Executive summary for the video-impaired:

Bancon on Suzuki’s Swift EV Hybrid

“The Swift is not a hybrid, but a range-extender, a series hybrid. Swift is a very successful, a good car that is successful in India, somehow in Europe and a little bit less in Japan.  You have an internal combustion engine powertrain exclusively used to recharge a battery. The car is a normal, rear-wheel powertrain. It’s a smart technology – it’s also an expensive technology. So, I’m not sure how much they’re going to price for this. But the idea is interesting in a compact package.”

Bancon on Honda’s N-Concept:

“This is a kei car category. The most important segment is what we call the high-wagon kei car. Honda was not there. So, now they decide to enter because the kei car is about 40% of the passenger vehicles in Japan, and they were not in the most promising category, so they went now back on track with the N-series and they’re going to compete with our Roox. It’s a box with wheels and you’re done.”

Bancon on the Mercedes and Ducati motorbike partnership:

This is interesting because Mercedes is not a bike maker, as opposed to their main competitor in Germany. And they did this collaboration with Ducati and this is just a monster. And this is not by chance that Mercedes is also promoting the AMG series. I think they are pushing this direction to communicate the kind of high level of performance for the Mercedes brand. AMG was in Frankfurt, in Paris, now in Tokyo. It’s a kind of emblem, a kind of direction in which Mercedes wants to position themselves.”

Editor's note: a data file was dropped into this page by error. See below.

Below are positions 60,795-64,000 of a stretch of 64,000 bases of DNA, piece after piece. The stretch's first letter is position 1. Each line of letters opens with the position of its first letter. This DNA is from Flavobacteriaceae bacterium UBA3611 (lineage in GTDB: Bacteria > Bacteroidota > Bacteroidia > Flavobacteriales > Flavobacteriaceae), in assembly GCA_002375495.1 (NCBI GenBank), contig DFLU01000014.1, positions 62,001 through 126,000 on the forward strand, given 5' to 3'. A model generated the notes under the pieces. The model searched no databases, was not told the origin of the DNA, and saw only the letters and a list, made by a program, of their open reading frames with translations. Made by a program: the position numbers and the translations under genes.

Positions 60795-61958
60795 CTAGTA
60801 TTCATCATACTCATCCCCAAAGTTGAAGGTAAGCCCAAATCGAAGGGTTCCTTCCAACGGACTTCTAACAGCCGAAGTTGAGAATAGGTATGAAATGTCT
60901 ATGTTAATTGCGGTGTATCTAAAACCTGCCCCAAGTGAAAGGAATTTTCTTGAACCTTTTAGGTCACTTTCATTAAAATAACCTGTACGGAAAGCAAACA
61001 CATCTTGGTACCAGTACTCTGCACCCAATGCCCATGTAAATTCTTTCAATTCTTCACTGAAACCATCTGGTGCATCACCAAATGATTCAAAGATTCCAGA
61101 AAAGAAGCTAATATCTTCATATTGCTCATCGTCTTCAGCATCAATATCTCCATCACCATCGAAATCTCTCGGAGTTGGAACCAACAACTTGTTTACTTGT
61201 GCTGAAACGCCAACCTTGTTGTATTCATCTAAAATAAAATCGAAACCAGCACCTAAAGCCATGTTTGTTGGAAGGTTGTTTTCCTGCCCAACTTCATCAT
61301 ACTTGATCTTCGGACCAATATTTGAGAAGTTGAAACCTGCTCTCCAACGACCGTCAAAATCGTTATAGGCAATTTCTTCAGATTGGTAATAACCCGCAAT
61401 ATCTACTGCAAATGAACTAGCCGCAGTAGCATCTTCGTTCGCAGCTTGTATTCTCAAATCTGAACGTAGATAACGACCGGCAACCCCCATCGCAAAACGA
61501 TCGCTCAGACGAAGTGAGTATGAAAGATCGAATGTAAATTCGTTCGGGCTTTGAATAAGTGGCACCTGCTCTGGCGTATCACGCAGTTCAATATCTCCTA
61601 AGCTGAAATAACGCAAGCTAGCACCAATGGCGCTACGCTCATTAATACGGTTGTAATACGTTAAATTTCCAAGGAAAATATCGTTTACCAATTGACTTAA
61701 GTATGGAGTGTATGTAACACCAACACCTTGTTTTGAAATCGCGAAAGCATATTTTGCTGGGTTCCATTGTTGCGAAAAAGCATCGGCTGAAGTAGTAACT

Bancon on the Mercedes B-Class:

“This is interesting because this is a new-generation platform for Mercedes. This is also the platform for which we have some discussion with them about using some common components. Nothing really new—they just make the B-class better in terms of utility, roominess. The performance remains the same.”

Bancon on the Mercedes Concept-A:

Close to the B-class, you have the other one, which shares the same hardware components. And this is giving you some direction about where Mercedes is going in terms of design expression. This is going to be the No. 3 or 4 car they will build on the new architecture, called MFA, which is something we’re sharing with Mercedes, possibly in the future.”

There were no American makers at the Tokyo Motor Show, which prevented Bancon from saying good things about Americans.

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Walking The Tokyo Motor Show With Nissan’s Enfant Terrible Wed, 07 Dec 2011 17:46:52 +0000

Checking out the competition has a great tradition at auto shows. Executives usually try to avoid doing it in front of rolling cameras. They don’t want to end up like Volkswagen’s Winterkorn, who immortalized himself in his “Da scheppert nix” candid camera video, while admiring the non-rattling steering column of the latest Hyundai.

Now imagine the dropped jaws at Nissan when the crew at Nissan’ Global Media Center floated the crazy idea to have their own walk around of the Tokyo Motor Show, and to – gasp – say good things about the competition?